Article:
While it works, the catch is that it's tedious. But if you have to communicate and you need your communications to be 100% secure then you will either put up with the inconvenience of privacy or the interrogation room (your choice). Compared to the tedium of prison (or worse), it's a small price to pay but these days even small prices are too much for a lot of people; I hear otherwise smart people saying things on their cellphones that make me literally cringe and it's a laziness that some end up deeply regretting.
But anyway, back to the method.
OTP is especially good for long-term use since even if one of your keys is compromised, you only have one document exposed because each use of this approach calls for a new key. It's the "one time" part of the "One Time Pad." With digital encryption like PGP, if your key is compromised then someone can decrypt ALL the messages that were encrypted with that key, and that can get awkward.
To save time, I'll copy and paste (and give credit to) a writeup from a site that posted a how-to tutorial a few years back, and I recommend the site as a good place to browse for all sorts of interesting information. A lot of military personnel and LEOs hang there and exchange ideas and discuss tactics and such.
This is still a common tech; if you've ever turned on a shortwave radio and heard those strange Morse Code signals that don't seem to be real Morse Code, you were probably listening to OTP broadcasts from numbers stations.The following are all quotes taken from: http://www.itstactic...per-encryption/
The largest application of OTP has been on number stations; these unlicensed, mysterious shortwave radio stations began broadcasting during the Cold War and continue to this day. With a common, inexpensive hardware, an agent anywhere in the world can pickup a broadcast from their organization in an untraceable, uncrackable way. These stations often play musical introductions followed with either Morse code or voice recordings reading alphanumeric code. The Cornet Project has done an amazing job putting together 30 years of recordings of these stations and an informational booklet for free download. If you like spy games, be sure to check it out.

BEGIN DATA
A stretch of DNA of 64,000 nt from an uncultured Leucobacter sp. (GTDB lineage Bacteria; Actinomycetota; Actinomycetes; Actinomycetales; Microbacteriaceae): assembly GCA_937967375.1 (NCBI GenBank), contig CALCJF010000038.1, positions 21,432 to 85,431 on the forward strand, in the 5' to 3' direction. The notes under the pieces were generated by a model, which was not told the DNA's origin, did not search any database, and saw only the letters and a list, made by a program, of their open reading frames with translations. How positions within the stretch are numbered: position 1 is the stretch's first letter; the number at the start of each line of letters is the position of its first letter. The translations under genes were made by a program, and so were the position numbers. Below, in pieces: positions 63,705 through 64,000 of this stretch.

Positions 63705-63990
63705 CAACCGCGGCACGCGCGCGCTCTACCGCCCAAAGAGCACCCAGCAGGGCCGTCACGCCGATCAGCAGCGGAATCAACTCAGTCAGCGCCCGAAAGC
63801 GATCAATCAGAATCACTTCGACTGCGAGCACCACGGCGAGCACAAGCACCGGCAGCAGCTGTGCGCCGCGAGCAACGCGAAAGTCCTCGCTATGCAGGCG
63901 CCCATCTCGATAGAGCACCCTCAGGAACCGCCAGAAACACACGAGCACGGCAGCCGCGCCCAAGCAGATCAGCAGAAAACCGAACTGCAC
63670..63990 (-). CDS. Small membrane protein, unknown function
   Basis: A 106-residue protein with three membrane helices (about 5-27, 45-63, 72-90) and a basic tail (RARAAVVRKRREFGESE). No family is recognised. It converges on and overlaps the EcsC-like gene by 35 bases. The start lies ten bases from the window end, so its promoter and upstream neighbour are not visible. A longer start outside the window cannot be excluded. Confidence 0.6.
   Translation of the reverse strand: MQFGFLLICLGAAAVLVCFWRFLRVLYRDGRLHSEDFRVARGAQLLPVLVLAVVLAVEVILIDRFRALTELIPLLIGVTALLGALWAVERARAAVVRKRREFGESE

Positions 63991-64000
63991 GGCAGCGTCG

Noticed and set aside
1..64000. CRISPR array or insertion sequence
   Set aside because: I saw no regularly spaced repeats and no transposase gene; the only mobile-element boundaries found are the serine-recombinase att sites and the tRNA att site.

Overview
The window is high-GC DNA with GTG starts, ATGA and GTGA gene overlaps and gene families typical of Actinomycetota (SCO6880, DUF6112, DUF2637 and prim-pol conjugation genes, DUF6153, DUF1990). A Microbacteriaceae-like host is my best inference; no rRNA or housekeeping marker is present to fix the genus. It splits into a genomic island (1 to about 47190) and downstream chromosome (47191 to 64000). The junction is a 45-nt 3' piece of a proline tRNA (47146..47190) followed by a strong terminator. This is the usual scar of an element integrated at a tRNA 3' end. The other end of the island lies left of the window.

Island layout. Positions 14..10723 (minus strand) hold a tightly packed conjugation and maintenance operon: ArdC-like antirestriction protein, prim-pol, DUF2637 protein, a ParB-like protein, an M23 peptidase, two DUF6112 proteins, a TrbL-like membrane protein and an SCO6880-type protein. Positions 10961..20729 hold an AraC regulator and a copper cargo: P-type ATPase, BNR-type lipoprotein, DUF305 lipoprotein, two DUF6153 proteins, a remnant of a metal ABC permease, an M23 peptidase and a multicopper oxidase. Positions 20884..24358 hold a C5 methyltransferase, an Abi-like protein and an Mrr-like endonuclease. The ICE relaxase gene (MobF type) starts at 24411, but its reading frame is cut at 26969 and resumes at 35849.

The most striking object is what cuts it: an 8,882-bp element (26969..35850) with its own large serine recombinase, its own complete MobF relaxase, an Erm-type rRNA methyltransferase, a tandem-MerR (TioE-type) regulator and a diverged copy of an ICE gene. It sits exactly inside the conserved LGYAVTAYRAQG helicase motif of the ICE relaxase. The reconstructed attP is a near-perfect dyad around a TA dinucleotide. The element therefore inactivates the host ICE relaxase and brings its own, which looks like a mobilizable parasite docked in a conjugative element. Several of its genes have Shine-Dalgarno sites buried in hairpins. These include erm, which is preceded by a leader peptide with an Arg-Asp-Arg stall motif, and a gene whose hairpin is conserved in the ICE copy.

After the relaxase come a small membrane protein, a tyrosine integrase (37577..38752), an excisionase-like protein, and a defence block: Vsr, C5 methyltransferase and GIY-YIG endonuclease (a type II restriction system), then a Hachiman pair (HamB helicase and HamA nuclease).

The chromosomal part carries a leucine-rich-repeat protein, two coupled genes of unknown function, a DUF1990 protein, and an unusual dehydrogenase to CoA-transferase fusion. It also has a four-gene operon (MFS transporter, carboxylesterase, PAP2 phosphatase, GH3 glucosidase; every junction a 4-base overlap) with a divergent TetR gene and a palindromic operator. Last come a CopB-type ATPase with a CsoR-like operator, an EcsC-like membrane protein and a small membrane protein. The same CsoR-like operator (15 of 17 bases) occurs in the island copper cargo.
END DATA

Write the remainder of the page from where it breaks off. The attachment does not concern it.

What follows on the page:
I’ll use the example of a Soviet spy. In Moscow, you are issued a tiny booklet of labeled random numbers sequences; this cryptographic key book is identical to one that number station operators have. You sew it into your suit and smuggle it into West Germany. While there, you purchase a shortwave radio and, in the privacy of your flat, listen to the predetermined time and frequency. After a series of beeps, you hear the jingle of music that verifies you are listening to the correct station.
A Russian voice comes on and gives you eight numbers (shown in the table below). Using the first two to identify which code to use, you combine your encrypted message with your key to decode the name of your contact, “Egorov”. You rip out the key booklet page and throw it in your fireplace. Here is the example from above in math form. The encrypted text is what came over the radio, the key is what was in your book.
You take your encrypted text (01-03-09-07-24-11) and add the key from your book (04-04-06-11-17-11). Notice that position five the cipher text and the key sum to 15, not 41. Because there are only 26 letters, it “rotates” around to become 15 (24+17=41. 41-26=15). The encryption process at the number station simply took the message (EGOROV) and subtracted their random key from it, using the same rotating method for negative numbers. If the key is scientifically random, in theory, the code is impossible to crack. This is because there is no correlation between how the first E is encrypted and the fifth, and a three letter code could just as easily be “CAT” or “DOG”.